People often comment about how much new vehicles cost. And there is definitely some truth to those statements. The average new car transaction price in 2020 was almost $37,000. Or to look at it another way, financing that amount for 6 years at 6% interest would mean paying $600 per month over the next 72 months for your shiny new ride.
$600 per month can be a pretty hard pill to swallow for a lot of people. And that amount doesn’t include license, insurance, or any other fees.
Pretty scary numbers, for sure. But they don’t tell the whole story. There are many popular vehicles such as full size pickups and SUV’s that can sell for upwards of $50,000, which will obviously affect the average new car price that’s reported.
So what about new vehicles at the other end of the spectrum? What kind of car can you buy for, say $20-25,000, which is well below the average transaction price?
A surprisingly capable one, it turns out. Budgeting $25,000 will get you into one of the latest compact SUV’s such as the Kia Seltos or Mazda CX3. Financing one of those over the same 6 year period would give you a payment of a much more palatable $400 per month, assuming no money down. Reducing your budget to $20,000 (around $325 per month) will still get you into a well-appointed compact sedan like a Honda Civic or Toyota Corolla. Admittedly not the most exciting form of transportation, but still a brand new car, with full warranty and the latest safety features.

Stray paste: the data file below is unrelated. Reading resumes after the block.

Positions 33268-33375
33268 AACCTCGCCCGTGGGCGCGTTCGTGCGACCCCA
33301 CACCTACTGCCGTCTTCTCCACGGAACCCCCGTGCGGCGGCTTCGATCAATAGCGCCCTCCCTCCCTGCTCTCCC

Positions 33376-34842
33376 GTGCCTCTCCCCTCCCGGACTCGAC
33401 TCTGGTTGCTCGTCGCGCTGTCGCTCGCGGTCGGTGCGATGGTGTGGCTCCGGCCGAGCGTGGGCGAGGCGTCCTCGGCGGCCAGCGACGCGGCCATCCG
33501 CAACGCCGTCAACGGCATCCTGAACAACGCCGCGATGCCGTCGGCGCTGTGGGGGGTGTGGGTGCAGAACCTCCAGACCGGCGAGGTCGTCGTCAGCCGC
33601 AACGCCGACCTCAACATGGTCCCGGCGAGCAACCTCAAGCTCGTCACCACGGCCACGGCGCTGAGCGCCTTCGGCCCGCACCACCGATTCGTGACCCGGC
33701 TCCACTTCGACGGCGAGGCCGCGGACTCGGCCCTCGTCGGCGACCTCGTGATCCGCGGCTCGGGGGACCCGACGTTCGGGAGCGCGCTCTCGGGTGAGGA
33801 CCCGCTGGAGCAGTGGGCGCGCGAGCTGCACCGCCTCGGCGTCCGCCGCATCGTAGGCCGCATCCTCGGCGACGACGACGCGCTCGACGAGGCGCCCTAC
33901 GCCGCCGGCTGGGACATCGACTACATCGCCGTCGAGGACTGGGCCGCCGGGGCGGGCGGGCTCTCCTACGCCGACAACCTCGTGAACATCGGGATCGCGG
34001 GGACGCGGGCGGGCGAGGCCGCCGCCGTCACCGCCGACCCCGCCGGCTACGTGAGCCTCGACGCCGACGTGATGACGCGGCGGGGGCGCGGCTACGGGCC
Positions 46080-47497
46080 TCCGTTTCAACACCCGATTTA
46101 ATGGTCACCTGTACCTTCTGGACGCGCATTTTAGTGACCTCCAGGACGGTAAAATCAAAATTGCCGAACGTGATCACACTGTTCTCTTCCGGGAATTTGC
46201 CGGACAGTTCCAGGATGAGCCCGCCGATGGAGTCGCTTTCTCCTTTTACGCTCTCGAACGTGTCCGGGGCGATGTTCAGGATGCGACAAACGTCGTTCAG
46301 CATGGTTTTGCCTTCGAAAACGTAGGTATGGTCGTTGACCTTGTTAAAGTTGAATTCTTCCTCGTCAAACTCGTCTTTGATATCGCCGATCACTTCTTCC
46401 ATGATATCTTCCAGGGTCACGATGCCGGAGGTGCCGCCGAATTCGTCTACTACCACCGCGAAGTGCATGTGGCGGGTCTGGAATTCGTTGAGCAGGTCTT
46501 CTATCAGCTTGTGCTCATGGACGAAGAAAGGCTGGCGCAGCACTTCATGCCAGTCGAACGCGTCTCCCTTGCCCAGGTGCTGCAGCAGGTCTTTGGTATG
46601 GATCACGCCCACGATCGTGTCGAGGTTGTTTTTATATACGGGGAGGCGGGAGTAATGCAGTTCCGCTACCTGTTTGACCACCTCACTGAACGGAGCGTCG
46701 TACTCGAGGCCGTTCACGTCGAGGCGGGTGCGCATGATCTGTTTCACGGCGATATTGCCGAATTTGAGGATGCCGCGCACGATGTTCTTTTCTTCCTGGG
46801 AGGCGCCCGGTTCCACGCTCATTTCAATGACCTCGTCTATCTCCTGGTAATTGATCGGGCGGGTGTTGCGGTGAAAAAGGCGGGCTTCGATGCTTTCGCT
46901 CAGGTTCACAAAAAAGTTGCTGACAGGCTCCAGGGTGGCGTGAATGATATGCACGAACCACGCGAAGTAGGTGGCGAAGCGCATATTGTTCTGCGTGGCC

If all this still sounds like a lot of money, well it is. But how does it compare with new cars from 20-25 years ago?
In 1994, Car & Driver magazine tested the all-new Dodge Neon. They were curious to know exactly what a basic compact car actually offered in terms of driving experience and features. Looking over the specs for the model they tested, it shows a very basic car, with the only amenities being power windows and air conditioning. At the time, the Neon did have decent power and performance, but nothing like the economy cars of today. In terms of safety, dual airbags were standard, but anti-lock brakes were an option. The MSRP for the basic Neon was $11,500, which sounds like a pretty good bargain. However, if you adjust the price for inflation, that same car would cost approximately $20,000 in today’s dollars. So basically, for the same amount of money, you can buy a new vehicle today that is immensely better in nearly all aspects, including efficiency, safety, performance, and reliability. Something to think about when you are shopping for your next new car so you don’t get the dreaded “sticker shock.”
Clarity Automotive Group is your personal “Car Buying Advocate.” We assist our clients with navigating the complicated and often frustrating process of buying vehicles. We are based in Billings, Montana and also serve the surrounding areas of Bozeman, Miles City, Helena, Great Falls, and Lewistown, as well as Cody, Lovell, and Sheridan, Wyoming.